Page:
Joshua ML Casan, John F. Seymour

Degraders Upgraded: The Rise of PROTACs in Haematological Malignancies

  • Cell Biology
  • Hematology
  • Immunology
  • Biochemistry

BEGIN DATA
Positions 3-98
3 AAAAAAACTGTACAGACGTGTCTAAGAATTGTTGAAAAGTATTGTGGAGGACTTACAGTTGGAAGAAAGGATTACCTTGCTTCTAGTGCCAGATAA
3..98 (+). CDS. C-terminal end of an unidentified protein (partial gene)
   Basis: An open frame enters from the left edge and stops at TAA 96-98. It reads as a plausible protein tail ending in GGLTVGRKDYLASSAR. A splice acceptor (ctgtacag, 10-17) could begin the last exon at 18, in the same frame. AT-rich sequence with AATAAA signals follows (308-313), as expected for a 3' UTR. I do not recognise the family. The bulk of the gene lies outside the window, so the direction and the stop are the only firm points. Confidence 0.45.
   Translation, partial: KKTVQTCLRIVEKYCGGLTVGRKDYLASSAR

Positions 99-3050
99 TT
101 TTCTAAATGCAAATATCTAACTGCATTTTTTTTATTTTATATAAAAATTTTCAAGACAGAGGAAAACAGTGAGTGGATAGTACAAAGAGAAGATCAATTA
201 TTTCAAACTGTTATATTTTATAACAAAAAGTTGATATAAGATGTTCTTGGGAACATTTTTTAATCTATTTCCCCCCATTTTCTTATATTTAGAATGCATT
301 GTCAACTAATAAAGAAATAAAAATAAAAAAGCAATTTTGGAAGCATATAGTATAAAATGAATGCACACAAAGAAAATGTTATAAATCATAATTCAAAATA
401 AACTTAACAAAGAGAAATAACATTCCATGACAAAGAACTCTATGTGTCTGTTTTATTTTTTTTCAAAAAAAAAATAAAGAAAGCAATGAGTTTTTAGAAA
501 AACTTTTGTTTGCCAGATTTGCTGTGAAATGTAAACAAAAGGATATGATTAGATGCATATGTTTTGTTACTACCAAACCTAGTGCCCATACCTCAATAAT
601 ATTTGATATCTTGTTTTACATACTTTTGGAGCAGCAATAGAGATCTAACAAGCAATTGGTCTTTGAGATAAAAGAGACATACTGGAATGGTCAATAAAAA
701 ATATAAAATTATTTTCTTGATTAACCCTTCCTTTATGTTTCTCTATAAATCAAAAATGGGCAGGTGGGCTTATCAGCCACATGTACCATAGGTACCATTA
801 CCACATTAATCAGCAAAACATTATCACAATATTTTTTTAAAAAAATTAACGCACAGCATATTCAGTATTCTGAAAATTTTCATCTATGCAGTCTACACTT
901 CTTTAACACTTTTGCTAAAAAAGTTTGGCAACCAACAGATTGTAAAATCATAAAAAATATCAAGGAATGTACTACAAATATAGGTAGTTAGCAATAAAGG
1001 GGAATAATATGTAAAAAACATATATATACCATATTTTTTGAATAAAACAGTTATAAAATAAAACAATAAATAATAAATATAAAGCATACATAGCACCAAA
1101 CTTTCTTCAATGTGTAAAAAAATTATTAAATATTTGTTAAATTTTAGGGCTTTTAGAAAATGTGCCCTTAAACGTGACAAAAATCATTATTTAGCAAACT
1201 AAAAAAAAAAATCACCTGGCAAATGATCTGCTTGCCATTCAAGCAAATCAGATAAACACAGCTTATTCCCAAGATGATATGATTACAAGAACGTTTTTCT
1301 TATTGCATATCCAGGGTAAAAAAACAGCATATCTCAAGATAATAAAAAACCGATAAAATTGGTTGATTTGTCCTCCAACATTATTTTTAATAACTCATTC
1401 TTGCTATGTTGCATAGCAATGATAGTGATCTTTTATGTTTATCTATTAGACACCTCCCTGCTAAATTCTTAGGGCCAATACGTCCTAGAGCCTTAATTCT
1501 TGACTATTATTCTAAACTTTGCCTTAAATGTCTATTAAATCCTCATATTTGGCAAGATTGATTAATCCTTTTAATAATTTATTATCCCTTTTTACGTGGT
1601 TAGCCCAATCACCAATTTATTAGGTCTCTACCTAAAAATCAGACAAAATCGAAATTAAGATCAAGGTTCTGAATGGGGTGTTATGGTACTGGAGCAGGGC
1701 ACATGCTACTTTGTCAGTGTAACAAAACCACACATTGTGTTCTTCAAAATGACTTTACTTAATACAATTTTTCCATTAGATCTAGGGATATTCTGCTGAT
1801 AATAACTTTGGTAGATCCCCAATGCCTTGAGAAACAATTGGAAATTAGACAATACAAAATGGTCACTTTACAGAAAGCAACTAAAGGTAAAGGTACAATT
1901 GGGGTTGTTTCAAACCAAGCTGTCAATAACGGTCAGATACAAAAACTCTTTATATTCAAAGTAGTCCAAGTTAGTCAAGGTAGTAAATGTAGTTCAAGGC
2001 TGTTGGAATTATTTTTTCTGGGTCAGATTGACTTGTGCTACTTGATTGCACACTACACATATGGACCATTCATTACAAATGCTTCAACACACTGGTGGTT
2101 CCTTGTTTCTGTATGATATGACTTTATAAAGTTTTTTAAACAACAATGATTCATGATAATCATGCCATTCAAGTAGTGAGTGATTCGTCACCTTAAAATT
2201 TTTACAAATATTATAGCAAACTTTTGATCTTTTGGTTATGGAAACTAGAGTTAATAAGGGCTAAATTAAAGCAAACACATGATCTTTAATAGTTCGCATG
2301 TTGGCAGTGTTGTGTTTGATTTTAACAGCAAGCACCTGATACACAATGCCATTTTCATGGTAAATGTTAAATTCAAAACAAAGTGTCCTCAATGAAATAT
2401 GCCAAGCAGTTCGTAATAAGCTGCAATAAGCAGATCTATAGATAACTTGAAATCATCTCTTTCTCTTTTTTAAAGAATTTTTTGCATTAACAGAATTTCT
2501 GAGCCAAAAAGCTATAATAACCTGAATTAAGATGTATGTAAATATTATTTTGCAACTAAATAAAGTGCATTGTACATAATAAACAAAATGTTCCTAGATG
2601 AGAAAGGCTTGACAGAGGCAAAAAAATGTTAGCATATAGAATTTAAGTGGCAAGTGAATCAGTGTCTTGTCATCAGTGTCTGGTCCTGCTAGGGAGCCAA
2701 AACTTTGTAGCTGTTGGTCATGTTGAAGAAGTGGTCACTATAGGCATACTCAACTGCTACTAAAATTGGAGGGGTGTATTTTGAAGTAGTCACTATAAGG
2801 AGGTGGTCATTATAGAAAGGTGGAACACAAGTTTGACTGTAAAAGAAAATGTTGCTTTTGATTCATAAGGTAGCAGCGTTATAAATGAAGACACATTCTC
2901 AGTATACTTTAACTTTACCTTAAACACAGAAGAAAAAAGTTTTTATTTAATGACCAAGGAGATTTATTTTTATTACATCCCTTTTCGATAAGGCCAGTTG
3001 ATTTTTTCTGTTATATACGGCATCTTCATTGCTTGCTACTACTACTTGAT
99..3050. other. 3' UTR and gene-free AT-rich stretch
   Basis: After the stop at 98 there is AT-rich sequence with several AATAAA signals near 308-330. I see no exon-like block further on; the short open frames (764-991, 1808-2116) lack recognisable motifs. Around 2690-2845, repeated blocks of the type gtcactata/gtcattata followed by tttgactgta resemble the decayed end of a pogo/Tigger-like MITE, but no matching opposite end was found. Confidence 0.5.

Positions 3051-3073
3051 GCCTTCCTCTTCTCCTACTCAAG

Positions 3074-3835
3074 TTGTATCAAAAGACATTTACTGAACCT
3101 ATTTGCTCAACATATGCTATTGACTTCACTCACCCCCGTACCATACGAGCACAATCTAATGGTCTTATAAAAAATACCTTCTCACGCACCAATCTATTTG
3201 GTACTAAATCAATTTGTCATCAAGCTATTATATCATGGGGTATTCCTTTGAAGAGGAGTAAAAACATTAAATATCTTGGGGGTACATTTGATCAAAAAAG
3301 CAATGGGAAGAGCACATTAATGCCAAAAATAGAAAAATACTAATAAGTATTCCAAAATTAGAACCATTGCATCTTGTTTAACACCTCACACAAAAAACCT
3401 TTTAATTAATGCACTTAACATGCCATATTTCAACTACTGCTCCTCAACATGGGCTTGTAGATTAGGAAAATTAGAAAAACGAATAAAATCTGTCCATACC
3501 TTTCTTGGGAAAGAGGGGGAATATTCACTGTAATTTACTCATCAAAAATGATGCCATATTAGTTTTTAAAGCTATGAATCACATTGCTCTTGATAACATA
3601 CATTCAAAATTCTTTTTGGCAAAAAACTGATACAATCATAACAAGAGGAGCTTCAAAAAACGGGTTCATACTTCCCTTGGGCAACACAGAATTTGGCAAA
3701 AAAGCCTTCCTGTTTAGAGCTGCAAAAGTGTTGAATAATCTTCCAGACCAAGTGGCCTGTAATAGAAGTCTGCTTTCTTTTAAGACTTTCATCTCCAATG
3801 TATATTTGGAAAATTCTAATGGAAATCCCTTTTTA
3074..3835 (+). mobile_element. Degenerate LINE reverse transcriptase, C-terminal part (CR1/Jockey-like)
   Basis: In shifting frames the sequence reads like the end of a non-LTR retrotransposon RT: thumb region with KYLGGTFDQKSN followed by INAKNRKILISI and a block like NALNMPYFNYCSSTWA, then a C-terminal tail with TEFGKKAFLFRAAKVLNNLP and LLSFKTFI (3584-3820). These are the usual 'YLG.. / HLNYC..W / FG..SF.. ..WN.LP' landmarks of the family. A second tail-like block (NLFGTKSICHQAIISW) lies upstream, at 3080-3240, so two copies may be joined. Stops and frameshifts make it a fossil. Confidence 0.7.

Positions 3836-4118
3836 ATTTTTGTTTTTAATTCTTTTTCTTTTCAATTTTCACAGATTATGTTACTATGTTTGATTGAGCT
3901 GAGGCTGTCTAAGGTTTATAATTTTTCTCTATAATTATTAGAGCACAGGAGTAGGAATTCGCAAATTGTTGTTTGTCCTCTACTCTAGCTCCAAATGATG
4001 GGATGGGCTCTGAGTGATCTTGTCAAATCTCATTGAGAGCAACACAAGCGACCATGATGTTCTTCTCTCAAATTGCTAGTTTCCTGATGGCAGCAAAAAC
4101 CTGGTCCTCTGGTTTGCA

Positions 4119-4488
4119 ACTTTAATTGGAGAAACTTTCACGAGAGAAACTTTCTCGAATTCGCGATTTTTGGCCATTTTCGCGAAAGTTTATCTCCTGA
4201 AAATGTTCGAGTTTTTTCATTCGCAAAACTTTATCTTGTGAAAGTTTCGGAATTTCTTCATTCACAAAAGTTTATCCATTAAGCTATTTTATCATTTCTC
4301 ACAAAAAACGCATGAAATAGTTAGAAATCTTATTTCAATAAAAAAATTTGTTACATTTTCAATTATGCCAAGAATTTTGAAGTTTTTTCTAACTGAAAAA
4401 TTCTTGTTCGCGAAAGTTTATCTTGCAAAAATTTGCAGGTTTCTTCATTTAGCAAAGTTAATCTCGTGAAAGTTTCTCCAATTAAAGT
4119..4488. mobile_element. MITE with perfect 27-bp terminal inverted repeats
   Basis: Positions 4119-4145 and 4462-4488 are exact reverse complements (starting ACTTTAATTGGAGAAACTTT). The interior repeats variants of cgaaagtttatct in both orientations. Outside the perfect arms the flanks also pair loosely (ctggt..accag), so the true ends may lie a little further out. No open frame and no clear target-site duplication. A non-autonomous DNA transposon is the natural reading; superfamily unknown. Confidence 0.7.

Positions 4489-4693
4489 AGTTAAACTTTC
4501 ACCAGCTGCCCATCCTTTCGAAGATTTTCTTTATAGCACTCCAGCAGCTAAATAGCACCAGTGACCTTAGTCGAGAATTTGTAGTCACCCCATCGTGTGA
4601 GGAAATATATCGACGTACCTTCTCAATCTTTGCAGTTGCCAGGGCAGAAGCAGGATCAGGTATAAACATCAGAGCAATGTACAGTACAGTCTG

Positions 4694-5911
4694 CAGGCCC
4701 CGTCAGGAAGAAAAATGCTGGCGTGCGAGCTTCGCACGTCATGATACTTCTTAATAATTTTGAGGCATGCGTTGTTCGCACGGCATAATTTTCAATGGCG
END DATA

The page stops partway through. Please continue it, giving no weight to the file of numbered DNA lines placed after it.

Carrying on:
Targeted protein degradation (TPD) is a revolutionary approach to targeted therapy in hematological malignancies that potentially circumvents many constraints of existing small molecule inhibitors. Heterobifunctional proteolysis targets chimeras (PROTACs) are the leading TPD drug class, with numerous agents now in clinical trials for a range of blood cancers. PROTACs harness the cell intrinsic protein recycling infrastructure, the ubiquitin-proteasome system (UPS), to completely degrade target proteins. Distinct from targeted small molecule inhibitor therapies, PROTACs can eliminate critical but conventionally 'undruggable' targets, overcome resistance mechanisms to small molecule therapies and can improve tissue specificity and off-target toxicity. Orally bioavailable, PROTACs are not dependent on the occupancy driven pharmacology inherent to inhibitory therapeutics, facilitating sub-stoichiometric dosing that does not require an active or allosteric target binding site. Preliminary clinical data demonstrate promising therapeutic activity in heavily pre-treated populations and novel technology platforms are poised to exploit myriad permutations of PROTAC molecular design to enhance efficacy and targeting specificity. As the field rapidly progresses and various non-PROTAC TPD drug candidates emerge, this review explores the scientific and pre-clinical foundations of PROTACs and presents them within common clinical contexts. Additionally, we examine the latest findings from ongoing active PROTAC clinical trials.

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